Quitch

Swap file where

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I'm putting together a new machine, one drive for the OS and one for the apps (mostly games). Should I put the swapfile on drive 1 or 2?

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Drive 2. It's even better if the drive is on a separate channel.

Virtual Memory in Windows XP

I'm guessing you're using Windows....?

Thanks for the link... fascinating article, and thank god someone realises it's the total combined that matters. Don't agree with everything he said, since I'd say that if you can afford to, you're better off simply buying more memory than you will ever need, since the second you dip into the pagefile you just reduced performance (unless it was done during idle time).

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Yeah use the fastest disk for the O/S, and the slower for the swap file.  If they are the same, then i would put the O/S and progs on the same drive, and swap / data on the second.

SCSA

I tried this and found system boot-up and map load times in UT2004 noticably slower. My "fast" drive was a 10K, 72MB/s drive and my slow drive was an 80gb per platter 7200rpm drive. I have 512MB ram.

Just using the 10K drive for OS, programs and swap was much better than the 2 drive setup.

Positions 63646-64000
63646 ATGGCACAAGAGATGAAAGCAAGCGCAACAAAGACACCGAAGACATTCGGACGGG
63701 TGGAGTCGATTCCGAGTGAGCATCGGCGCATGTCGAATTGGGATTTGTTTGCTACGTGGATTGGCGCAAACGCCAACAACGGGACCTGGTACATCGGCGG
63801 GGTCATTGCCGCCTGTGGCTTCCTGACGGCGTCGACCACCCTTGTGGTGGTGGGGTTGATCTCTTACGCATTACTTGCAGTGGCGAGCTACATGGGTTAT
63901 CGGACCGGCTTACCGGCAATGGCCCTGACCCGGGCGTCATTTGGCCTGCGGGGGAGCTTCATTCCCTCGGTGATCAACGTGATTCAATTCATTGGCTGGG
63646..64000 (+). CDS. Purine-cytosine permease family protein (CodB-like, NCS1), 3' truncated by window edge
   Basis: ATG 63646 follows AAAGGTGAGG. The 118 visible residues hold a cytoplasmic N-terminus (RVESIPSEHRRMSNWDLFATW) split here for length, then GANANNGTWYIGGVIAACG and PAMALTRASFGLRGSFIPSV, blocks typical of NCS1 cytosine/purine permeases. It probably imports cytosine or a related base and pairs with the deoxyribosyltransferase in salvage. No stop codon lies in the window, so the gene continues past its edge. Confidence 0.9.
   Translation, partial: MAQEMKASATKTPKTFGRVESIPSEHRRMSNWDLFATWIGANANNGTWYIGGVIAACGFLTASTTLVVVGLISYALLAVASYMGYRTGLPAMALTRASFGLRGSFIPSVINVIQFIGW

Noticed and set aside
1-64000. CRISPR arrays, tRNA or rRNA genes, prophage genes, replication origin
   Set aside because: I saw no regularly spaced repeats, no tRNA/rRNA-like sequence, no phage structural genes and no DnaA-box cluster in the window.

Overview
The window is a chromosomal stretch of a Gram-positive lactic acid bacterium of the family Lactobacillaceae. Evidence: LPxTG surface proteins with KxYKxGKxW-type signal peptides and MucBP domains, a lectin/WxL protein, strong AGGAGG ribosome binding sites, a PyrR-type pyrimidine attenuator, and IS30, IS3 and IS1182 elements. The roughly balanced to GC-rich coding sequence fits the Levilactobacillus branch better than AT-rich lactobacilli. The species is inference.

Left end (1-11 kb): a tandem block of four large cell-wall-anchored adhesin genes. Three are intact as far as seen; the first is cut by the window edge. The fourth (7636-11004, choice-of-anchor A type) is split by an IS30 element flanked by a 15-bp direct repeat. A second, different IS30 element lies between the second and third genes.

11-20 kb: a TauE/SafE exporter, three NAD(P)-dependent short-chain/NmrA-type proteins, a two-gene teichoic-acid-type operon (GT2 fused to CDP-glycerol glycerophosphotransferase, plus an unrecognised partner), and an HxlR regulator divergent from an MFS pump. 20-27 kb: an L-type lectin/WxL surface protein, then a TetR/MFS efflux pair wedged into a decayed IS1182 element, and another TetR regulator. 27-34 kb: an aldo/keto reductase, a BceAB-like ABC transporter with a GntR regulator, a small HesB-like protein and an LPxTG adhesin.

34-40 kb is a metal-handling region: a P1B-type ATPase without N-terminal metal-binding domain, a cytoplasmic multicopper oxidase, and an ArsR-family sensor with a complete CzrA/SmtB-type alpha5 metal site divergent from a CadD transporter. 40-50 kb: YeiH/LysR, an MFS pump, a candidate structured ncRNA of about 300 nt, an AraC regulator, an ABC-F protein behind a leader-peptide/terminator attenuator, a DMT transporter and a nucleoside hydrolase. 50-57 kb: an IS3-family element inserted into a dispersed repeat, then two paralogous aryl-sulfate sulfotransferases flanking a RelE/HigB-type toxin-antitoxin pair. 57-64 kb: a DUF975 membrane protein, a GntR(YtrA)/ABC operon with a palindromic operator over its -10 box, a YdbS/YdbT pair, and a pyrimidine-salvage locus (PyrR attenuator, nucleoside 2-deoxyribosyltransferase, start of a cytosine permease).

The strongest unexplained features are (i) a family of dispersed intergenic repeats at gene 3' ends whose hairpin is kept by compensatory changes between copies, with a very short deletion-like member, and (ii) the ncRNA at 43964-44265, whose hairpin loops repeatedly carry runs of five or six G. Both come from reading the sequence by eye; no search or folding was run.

Now what I'm trying is I have 2 10K drives of the same type. The 73GB 10K is my os, apps drive. The 36GB 10K is my swap disk and the 7200rpm is for data storage.

Boot-up might be slightly faster over the single disk, but UT2004 performance doesn't seem much different. Nothing that I can tell at least.

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Here is a question. Is it possible with Windows XP to create a swap partition that is usable, but does not contain a drive letter? This would make it so its like Linux, but the swap parting would not show up as a drive that you could access via windows explorer.

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OK correction, the pagefile.sys, but the answer seem to still be no. you can create a drive and mount it as a folder, but the swap file needs to reside with the root of the partition for some reason. oh well.

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Windows pages, it does not swap.

So, the answer is no.

So? Linux pages as well. Old habits die hard so swapping and paging tend to be used to describe the same thing (paging) even though computer science distinguishes between them.

The use of a partition or a file as the secondary storage and the "visibility" of the associated drive letter has no relation to the fact that Windows pages.

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